She watched as Dominic gave a brief nod, gave practically nothing back to that line of conversation—instead, he changed the subject. 'So,' he asked, 'when do you fly?'

'Monday night,' Vince said, and spoke a little about the project he was joining.

'Well,' said Dominic, 'all the best with it.'

He really didn't waste words, did he? Bridgette thought as Jasmine polished her cupid's bow and happily took Vince's hand and wandered off, leaving Bridgette alone with him and trying not to show just how awkward she felt.

'Careful,' she said as his glass moved to his lips. 'Remember how bad it tastes.'

She was rewarded with the glimpse of a smile.

'Do you want me to get you something else?'

Yikes, she hadn't been fishing for drinks. 'No, no…' Bridgette shook her head. 'Jasmine would be offended. I'm fine. I was just…' Joking, she didn't add, trying to make conversation. Gorgeous he might be to look at but he really didn't say very much. 'You're at the hospital, then?' Bridgette asked.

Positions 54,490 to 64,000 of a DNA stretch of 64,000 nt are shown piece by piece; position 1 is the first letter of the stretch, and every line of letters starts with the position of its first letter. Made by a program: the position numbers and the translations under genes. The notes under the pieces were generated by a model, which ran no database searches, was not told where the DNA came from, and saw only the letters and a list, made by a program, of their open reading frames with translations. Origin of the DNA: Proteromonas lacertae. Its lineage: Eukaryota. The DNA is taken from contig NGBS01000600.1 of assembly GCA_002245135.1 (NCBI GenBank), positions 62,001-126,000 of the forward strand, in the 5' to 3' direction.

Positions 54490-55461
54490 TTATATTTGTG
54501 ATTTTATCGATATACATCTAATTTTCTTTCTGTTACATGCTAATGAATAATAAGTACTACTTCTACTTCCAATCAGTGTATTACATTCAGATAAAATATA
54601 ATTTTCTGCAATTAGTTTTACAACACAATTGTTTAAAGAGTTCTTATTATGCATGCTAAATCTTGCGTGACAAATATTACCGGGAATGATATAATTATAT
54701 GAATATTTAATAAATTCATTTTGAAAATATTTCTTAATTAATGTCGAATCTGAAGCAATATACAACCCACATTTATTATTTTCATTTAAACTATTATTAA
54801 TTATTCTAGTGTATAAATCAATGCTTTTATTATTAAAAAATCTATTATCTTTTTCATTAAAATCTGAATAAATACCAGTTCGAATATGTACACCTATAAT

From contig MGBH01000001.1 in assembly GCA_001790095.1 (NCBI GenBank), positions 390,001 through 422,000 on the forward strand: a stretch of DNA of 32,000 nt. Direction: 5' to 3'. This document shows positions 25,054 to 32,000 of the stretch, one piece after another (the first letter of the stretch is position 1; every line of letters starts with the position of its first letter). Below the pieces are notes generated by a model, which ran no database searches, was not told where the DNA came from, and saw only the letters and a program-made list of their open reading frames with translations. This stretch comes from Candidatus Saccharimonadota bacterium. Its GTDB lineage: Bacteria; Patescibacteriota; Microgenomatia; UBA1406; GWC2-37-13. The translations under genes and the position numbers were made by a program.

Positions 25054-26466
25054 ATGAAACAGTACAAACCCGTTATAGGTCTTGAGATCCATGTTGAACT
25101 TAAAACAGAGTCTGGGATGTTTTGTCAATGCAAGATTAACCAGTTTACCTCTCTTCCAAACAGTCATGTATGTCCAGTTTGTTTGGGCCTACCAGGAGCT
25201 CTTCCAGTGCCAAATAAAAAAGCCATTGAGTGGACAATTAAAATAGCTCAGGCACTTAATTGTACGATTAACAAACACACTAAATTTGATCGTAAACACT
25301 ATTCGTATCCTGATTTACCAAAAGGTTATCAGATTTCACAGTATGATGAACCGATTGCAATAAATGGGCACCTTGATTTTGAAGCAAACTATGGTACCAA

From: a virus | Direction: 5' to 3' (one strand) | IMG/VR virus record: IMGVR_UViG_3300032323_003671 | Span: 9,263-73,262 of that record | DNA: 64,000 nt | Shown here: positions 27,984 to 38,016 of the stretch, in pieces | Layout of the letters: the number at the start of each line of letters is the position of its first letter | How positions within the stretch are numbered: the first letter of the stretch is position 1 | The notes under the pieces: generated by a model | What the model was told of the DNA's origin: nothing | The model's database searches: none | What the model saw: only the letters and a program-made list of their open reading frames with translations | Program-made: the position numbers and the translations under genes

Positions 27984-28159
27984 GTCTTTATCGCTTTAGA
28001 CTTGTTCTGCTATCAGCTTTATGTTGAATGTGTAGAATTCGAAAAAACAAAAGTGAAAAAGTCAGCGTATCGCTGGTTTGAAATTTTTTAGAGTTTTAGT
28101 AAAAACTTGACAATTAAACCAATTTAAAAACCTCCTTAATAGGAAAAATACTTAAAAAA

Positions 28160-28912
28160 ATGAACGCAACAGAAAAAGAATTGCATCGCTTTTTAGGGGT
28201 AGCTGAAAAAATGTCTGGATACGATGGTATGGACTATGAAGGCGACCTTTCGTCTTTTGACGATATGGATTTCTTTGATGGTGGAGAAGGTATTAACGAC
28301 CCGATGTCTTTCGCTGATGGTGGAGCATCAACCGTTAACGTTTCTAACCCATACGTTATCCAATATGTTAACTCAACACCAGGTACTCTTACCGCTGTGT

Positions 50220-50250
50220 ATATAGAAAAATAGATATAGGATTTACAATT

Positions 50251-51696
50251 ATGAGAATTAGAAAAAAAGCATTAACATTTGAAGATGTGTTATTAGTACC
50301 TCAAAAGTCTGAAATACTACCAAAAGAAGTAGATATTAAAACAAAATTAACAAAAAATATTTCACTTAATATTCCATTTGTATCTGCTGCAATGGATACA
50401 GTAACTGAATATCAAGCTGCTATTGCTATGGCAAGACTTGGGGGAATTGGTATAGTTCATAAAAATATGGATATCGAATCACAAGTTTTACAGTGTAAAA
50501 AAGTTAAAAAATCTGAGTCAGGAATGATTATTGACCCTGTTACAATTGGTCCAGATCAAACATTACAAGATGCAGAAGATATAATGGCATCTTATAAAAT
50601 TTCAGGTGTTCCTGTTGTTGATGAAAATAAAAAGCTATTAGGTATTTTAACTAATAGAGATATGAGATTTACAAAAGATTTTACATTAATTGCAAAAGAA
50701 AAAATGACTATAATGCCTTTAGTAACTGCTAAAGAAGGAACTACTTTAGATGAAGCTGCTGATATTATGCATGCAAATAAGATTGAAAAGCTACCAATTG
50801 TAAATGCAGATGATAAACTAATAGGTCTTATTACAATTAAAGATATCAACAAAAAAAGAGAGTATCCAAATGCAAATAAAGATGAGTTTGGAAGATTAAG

'Just as a fill-in,' Dominic said. 'I've got a consultant's position starting in a couple of weeks in Sydney.' He named a rather impressive hospital and that just about summed him up, Bridgette decided—rather impressive and very, very temporary.

'Your family is there?'

'That's right,' he said, but didn't elaborate. 'You work on Maternity?' Dominic frowned, because he couldn't place her.

'I used to,' Bridgette explained. 'I left six months ago. I've been doing agency…'


It was a very direct question, one she wasn't quite expecting, one she wasn't really sure how to answer.

'The hours are more flexible,' she said, 'the money's better…' And it was the truth, but only a shred of it, because she missed her old job very badly. She'd just been accepted as a clinical nurse specialist when she'd left. She adored everything about midwifery, and now she went wherever the agency sent her. As she was qualified as a general nurse, she could find herself in nursing homes, on spinal units, sometimes in psych. She just worked and got on with it, but she missed doing what she loved the most.